Kronos Quartet's David Harrington On Celebrating S.F. Composers at YBCA
For the last four decades, San Francisco's Kronos Quartet has been confounding the expectations of the classical music world by redefining the role of the traditional string quartet. Group leader/violinist David Harrington and his compadres -- John Sherba, violins; Hank Dutt, viola; and Jeffrey Zeigler, cello -- have explored classical, jazz, new music, folk, world music, and rock. Along the way, they've won a Grammy Best Chamber Music Performance for their recording of Allan Berg's "Lyric Suite" and become one of the world's most influential modern string quartets.
Michael Wilson Kronos Quartet, with David Harrington second from right.
Kronos will be concluding its three-year residency at the Yerba Buena Center with two performances at the Center's Lam Research Theater on Thursday, Feb. 21, and Friday, Feb. 22. The program focuses on composers who live and work in San Francisco, and will include the world premiere of Pamela Z's "And the Movement of The Tongue;" Nathanial Stookey's "String Quartet No. 3, The Mezzanine," and the West Coast premiere of Dan Becker's "Carrying the Past." David Harrington took time out from a rehearsal for the upcoming concert to share his thoughts about the show.
Even though you play classical and new music, Kronos has a rock 'n' roll attitude.
We do a lot of different music -- rock, world, classical. We've commissioned more than 730 works for the group. I think all musicians look for music that has intense rhythmic energy, indelible melodies, and tenderness. Great music expresses a panorama of feelings that one does not expect to experience. What I want at a show is something you can't get anywhere else. That's what I hope to provide at a Kronos show.
What inspired you to move to SF?
We started in Seattle and played every place we could in Washington and Oregon. We moved to upstate New York for a few years, then moved to San Francisco because the lifestyle was good, the music was inspiring, and you had City Lights Books, so why not go?
You play everything -- rock, jazz, pop, and music from India, Africa, and Azerbaijan. What drives you to be so adventurous?
One of the pleasures of being a musician in 2013 is that we have access to music from all over the world. We're currently collaborating with musicians from China, Vietnam, Mali, and Azerbaijan. It's a fabulous time to be a musician. I'm learning more about music than I ever have. I'm on the edge of my seat every day. I've never felt more alive as a musician than I do right now.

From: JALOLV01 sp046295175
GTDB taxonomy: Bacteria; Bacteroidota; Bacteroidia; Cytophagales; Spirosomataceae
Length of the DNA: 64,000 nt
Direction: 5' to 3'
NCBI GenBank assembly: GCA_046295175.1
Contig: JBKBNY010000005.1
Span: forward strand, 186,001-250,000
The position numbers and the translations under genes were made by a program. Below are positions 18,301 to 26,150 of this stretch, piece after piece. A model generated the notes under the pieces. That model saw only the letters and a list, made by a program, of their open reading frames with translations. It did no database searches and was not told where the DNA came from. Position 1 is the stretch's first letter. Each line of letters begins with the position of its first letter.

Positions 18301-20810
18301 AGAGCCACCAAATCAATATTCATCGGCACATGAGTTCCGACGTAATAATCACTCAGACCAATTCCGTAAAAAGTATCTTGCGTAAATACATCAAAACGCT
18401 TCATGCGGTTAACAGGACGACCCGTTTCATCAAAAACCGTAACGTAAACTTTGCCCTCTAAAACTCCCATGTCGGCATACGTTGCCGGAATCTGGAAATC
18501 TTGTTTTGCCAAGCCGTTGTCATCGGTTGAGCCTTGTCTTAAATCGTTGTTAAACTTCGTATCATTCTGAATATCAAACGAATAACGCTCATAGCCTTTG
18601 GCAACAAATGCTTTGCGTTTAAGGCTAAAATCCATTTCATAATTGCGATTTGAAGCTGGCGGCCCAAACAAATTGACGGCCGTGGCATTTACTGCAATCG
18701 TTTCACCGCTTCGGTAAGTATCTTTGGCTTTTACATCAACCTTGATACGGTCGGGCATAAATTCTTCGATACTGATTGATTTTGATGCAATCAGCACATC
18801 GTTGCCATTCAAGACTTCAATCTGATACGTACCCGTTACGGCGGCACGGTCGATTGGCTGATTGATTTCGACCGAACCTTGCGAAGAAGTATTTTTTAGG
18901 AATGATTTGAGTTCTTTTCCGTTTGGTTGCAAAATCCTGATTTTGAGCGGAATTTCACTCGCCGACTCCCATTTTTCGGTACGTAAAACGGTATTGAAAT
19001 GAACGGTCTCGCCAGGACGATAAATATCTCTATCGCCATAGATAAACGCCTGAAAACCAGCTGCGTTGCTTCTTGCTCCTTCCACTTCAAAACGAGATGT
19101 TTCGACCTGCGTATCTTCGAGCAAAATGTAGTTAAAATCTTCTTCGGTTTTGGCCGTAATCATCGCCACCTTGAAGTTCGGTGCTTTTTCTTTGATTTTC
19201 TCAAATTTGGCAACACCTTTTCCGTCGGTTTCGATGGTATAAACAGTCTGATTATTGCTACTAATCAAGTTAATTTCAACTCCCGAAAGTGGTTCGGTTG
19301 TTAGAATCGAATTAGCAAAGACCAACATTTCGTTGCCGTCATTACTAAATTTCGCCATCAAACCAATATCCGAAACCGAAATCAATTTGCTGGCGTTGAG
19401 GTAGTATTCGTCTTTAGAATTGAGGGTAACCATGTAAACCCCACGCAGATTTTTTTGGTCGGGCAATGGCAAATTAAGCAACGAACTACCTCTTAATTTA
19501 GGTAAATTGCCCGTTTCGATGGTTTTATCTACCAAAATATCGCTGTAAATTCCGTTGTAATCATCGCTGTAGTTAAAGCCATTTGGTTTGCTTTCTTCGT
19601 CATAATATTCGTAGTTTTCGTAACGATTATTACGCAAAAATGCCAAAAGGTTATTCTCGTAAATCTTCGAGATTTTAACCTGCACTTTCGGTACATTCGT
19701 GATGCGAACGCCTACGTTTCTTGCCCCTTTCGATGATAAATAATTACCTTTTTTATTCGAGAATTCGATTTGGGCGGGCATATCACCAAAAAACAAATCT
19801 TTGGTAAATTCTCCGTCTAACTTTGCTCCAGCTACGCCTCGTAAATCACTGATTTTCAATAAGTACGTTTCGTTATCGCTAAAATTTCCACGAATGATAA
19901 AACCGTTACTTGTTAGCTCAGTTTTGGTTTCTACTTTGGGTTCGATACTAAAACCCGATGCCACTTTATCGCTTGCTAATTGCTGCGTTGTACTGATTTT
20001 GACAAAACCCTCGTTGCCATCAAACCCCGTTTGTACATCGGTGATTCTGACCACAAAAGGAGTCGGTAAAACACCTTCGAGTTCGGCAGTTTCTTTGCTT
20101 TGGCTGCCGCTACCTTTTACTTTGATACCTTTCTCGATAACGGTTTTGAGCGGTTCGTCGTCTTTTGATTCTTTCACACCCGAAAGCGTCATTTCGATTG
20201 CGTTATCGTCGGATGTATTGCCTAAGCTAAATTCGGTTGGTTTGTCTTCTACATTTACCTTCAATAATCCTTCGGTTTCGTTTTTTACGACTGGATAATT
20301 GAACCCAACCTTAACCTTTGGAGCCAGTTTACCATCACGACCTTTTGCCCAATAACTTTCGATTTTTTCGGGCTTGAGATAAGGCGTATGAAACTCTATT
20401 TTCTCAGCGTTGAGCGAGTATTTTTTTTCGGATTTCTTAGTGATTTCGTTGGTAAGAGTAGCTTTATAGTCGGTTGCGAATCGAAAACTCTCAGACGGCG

Is this the first time you've done a program devoted to San Francisco composers?
Yes, we decided it's time to explore what's right here in front of us. We found three exciting pieces by local composers. We can't wait to play them. Pamela Z's piece, "And the Movement of the Tongue" investigates the way the English language is changed when immigrants speak it. People who use English as a second language individualize the language to their own needs. Pam recorded about a dozen voices of people from San Francisco to celebrate the diversity of people in the city. You can learn more about your own language when you hear it spoken by someone who's not familiar with it. Recorded voices will interact with the music.
Nathanial Stookey's "String Quartet No. 3, The Mezzanine" is a beautiful piece of music that brings together several of his influences. You'll hear his love of Mahler, Sibelius and his own sense of humor. It's a real stretch for him and it's wonderful to be part of this new piece.
Dan Becker's "Carrying the Past" was inspired by his grandfather, a big band trumpet player in the '20s. A few years ago, the family discovered some 78s in the attic and, for the first time, he could hear his grandfather's big-band performances. The piece was written shortly after his father died, so there's a connection with his past going back two generations. Nobody but the four of us has heard any of this stuff yet, so we're really excited. The concerts are going to give our audience a peek at what's happening, and what's possible, in San Francisco right now.